THE LONDON EYE is ten years old today and has done enough in its short history to rank above the Eiffel Tower and the Empire State building as a world status symbol, at least according to the big wheel’s boss.
“The Eiffel Tower to me is a little bit like the Empire State Building,” said Eye managing director David Sharpe.
“You kind of go to Paris so you have to do it. Would you do it again? I’m not sure. The Eye has a 22% return factor.”
Unsurprisingly, this is not an argument that impresses Eiffel Tower chief Myriam Daudet, who pointed to the culinary advantages of the Paris icon.
“You can stay for only half-an-hour on the London Eye but on the Eiffel Tower you can have dinner and stay much longer,” Daudet told BBC News.
More than 200 million people have been up the Eiffel Tower since it opened in 1889, while 36 million have gone for a spin around the Eye in the last decade and the choice, if it has to be made, boils down to one between height and movement.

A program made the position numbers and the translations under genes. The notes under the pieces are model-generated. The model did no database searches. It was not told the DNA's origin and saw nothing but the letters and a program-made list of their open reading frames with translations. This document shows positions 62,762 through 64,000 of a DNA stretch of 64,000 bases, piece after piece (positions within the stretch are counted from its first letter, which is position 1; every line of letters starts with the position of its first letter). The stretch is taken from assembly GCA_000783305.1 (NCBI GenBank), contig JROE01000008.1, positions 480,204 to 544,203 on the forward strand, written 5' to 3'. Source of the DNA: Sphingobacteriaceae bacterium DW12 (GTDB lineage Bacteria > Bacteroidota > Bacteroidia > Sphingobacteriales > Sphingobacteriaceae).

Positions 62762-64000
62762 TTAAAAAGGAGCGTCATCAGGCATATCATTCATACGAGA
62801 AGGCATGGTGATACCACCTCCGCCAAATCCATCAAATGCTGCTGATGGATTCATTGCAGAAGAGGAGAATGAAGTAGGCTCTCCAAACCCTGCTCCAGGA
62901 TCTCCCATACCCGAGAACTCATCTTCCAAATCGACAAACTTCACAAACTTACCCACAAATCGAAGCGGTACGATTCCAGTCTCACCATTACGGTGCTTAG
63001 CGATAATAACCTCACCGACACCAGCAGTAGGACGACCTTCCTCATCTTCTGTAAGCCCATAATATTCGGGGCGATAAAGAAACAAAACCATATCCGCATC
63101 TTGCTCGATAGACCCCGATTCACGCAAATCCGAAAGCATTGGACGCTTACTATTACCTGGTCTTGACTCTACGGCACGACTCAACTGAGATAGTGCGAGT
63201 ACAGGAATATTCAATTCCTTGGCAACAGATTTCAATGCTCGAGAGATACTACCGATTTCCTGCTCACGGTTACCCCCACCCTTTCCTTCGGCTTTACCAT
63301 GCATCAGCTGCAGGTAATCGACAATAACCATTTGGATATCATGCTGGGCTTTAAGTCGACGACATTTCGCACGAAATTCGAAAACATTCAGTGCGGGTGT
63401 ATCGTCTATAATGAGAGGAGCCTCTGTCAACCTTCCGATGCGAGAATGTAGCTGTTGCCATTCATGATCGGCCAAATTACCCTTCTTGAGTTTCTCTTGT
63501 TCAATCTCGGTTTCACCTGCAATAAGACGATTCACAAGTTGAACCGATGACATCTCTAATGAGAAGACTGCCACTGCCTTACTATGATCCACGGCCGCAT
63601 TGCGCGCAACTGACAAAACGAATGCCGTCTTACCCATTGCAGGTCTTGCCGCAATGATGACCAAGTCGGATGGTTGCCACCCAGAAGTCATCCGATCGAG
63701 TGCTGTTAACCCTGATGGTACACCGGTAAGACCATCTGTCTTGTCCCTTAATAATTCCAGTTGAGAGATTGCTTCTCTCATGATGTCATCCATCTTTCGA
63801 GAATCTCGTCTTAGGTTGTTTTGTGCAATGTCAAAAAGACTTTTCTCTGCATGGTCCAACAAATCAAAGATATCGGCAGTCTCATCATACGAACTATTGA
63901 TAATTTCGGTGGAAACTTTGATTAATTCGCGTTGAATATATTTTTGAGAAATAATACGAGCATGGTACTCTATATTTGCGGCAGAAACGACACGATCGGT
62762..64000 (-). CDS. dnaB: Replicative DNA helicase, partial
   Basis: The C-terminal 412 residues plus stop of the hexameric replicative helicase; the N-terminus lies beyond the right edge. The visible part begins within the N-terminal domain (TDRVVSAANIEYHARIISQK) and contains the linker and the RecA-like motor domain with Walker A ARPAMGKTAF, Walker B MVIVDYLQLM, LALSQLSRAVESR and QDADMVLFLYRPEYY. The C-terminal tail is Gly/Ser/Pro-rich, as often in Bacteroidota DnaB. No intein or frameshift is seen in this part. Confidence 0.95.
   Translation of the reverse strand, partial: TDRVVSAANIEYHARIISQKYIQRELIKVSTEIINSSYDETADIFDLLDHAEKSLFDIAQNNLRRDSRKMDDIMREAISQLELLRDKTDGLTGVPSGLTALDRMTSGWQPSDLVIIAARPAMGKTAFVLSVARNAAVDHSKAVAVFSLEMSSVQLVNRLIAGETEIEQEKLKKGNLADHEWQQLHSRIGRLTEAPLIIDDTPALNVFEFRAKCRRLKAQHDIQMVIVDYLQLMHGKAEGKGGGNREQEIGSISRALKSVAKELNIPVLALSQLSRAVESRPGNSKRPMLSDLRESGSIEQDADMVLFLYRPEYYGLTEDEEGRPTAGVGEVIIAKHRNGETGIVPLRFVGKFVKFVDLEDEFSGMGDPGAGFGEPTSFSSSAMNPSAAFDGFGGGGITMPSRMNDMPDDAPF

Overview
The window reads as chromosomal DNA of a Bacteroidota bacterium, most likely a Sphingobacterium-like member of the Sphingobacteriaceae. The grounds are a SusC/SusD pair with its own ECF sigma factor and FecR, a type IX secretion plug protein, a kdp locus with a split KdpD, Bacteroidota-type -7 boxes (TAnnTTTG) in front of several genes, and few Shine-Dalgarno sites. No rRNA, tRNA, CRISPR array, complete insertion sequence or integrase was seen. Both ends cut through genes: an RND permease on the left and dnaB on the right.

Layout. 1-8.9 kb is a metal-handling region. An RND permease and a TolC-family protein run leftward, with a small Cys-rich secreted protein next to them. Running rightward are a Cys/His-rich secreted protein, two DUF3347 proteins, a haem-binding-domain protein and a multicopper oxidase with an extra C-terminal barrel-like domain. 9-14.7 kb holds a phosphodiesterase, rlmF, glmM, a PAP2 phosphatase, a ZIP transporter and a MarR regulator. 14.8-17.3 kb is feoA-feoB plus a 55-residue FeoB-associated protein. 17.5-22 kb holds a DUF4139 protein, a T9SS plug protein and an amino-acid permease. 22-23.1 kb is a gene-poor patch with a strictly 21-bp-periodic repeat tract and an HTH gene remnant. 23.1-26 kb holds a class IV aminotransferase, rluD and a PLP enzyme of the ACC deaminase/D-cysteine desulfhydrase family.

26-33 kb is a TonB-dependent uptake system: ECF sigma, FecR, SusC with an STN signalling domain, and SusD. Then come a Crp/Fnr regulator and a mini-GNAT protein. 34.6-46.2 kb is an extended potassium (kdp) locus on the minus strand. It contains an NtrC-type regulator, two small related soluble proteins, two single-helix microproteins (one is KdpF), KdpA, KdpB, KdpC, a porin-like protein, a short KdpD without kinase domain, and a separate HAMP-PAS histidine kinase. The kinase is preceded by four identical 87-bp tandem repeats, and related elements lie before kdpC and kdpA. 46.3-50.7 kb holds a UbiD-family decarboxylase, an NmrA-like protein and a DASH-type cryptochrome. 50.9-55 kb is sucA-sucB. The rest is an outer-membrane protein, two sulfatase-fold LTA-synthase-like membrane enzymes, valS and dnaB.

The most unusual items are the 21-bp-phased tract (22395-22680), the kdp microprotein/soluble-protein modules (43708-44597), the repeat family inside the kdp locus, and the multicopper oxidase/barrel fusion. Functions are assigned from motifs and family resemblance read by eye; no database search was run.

At 324m, the Eiffel Tower stands nearly three times as tall as the 135m south bank wheel, but lacks the latter’s graceful, airy progress: they don’t call a trip on the Eye a “flight” for nothing.
Still, when it comes to the birthday celebrations, it is French champagne that is being handed out to visitors this evening.
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